The number of new truck broker registrations declined for seven straight months in 2013, according to data from the Federal Motor Carrier Safety Administration. Industry sources cite upcoming government regulations causing a significant barrier for new small brokers to obtain a license to operate.
“I was quite surprised by the data,” said Tim Higham, CEO of Interstate Transport, Inc. “There is often discussion about how government regulation crowds out competition in the brokerage and carrier sector. Here we have the actual data that shows us how small businesses’ growth is directly impacted as the barriers to entry rise.”
Industry experts cite many reasons for the decline in newly licensed brokers, with the latest being the upcoming $75,000 broker bond needed to qualify to obtain a freight broker’s license. Higham stated, “Most bonding companies and insurers are unwilling to take on the risk for a new entrant and therefore require personal guarantees, a bank letter of credit, or posted collateral to secure the necessary bond. A small new entrant just doesn’t have the excess capital on top of the usual start-up costs of a new business.”
Other barriers are making it more difficult to start a new brokerage, as well. Beginning October 1, 2013, a new freight broker must prove that at least one company officer has a minimum of three full years of brokerage experience. Moreover, a generally moribund economy has kept freight volumes relatively low and the spread between freight rates charged to shippers and prices paid to carriers are extremely narrow and declining, making profit margins tighter than ever. This is being felt by small and large brokers alike, with even large, publically-traded brokerages, whose financials are transparent, posting rapidly declining margins as capacity further tightens.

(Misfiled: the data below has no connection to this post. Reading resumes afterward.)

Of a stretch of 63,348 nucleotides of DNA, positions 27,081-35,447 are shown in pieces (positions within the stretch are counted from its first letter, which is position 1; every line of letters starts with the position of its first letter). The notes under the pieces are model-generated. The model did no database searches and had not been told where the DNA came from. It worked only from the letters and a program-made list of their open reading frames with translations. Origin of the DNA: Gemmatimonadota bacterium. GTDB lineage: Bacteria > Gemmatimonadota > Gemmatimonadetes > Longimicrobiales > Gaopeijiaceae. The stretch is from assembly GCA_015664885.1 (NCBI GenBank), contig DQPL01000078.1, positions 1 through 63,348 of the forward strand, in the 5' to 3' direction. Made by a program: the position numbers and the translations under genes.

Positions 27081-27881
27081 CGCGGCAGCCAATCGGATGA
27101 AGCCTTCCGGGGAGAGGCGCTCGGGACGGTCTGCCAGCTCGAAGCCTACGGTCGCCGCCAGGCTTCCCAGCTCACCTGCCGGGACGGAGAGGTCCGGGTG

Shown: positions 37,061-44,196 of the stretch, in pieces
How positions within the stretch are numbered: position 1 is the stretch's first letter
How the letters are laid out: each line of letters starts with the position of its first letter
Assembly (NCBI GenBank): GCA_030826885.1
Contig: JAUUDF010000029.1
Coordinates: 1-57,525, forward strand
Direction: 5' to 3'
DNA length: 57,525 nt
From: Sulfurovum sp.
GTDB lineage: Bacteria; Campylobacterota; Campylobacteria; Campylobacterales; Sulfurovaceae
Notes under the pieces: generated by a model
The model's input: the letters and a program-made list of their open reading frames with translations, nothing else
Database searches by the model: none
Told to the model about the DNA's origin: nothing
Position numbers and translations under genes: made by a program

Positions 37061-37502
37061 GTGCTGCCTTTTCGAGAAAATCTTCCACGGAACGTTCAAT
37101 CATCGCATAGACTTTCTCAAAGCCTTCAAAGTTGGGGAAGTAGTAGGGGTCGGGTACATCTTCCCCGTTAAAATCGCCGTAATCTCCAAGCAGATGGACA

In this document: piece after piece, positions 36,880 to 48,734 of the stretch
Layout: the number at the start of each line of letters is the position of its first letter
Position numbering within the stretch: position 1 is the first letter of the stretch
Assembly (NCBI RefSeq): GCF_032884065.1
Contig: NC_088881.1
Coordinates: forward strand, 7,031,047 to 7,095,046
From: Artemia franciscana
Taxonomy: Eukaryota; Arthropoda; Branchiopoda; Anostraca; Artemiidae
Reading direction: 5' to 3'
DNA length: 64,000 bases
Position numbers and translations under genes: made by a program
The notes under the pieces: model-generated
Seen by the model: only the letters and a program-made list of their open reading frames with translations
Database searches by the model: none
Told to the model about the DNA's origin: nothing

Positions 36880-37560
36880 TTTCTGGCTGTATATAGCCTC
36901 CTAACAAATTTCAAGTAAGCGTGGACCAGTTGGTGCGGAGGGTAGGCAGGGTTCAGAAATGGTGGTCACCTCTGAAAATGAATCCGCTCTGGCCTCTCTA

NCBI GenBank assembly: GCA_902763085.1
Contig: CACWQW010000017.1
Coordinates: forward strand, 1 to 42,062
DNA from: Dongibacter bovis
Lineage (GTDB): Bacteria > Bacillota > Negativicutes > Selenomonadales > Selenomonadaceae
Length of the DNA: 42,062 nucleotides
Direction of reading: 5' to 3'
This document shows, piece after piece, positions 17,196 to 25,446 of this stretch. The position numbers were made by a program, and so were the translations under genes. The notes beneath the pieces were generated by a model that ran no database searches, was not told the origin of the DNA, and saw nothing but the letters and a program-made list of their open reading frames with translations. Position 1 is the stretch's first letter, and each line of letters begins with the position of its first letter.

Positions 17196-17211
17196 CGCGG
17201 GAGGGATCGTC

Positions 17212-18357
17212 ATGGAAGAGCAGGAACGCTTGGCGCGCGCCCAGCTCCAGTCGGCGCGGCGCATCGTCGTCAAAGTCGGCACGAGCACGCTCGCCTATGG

However, Interstate Transport’s Higham also said a good argument can also be made that a temporary rush of new brokerage applications may be seen for the remainder of 2013, but not for any legitimate economic reason. “The new MAP-21 law will force many asset-based carriers to rush to apply for brokerage licenses rather than operate as they do today: accepting a load tender and either placing it on their own truck or brokering the load out. This common business practice is the norm today but the new law states that a ‘carrier operation’ and ‘broker operation’ are two uniquely distinct businesses and must be licensed, operated, and contracted as such. Carriers that choose not to set up distinct brokerage operations face a $10,000 fine per occurrence of non-compliance, which is just too much to risk. So, it is possible that we’ll see a huge, but temporary, inflow of brokerage applications purely to meet the legal requirements effective the first of October.”